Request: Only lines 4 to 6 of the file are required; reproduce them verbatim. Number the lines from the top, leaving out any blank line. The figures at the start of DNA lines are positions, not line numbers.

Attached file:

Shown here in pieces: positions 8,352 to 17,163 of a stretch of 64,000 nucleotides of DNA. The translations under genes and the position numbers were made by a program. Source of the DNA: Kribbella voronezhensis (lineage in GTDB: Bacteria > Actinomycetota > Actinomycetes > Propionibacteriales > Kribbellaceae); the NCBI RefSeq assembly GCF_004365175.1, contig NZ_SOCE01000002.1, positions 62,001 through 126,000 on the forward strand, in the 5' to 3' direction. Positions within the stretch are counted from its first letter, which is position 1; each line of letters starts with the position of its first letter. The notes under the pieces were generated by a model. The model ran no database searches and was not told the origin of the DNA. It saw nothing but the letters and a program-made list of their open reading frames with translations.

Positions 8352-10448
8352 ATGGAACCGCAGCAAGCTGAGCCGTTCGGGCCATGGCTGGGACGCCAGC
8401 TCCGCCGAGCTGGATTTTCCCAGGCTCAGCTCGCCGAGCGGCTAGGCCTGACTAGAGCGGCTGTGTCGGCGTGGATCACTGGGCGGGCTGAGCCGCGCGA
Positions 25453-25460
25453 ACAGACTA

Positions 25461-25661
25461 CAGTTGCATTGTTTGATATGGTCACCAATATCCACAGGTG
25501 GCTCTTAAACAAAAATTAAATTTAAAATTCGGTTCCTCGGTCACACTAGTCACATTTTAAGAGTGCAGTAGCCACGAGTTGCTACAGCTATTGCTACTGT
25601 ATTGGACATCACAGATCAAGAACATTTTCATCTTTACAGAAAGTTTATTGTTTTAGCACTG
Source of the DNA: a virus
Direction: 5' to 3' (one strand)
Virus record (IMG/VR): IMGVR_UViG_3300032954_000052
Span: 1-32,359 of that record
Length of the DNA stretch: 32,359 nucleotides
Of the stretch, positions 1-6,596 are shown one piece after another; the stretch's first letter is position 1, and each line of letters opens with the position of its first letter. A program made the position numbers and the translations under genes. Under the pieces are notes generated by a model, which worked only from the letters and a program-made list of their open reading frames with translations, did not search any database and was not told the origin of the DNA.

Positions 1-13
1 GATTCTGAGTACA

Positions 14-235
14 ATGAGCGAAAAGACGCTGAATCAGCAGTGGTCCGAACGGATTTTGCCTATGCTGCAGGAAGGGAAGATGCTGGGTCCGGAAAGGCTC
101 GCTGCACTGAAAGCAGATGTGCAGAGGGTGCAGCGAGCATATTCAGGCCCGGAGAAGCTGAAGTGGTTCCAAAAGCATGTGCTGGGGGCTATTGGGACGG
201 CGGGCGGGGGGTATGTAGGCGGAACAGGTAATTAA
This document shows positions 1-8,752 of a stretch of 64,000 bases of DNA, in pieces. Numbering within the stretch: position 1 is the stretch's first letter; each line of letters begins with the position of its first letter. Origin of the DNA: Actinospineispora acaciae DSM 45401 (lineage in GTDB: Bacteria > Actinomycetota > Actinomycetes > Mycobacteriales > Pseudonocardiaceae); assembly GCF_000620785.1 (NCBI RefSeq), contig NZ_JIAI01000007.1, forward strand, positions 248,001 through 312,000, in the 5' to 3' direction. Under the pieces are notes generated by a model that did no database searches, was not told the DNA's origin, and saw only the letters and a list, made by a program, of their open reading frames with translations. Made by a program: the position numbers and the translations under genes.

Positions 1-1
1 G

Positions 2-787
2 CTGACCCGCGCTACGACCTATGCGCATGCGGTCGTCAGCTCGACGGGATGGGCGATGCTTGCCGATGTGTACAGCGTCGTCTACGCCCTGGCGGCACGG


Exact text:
8401 TCCGCCGAGCTGGATTTTCCCAGGCTCAGCTCGCCGAGCGGCTAGGCCTGACTAGAGCGGCTGTGTCGGCGTGGATCACTGGGCGGGCTGAGCCGCGCGA
Positions 25453-25460
25453 ACAGACTA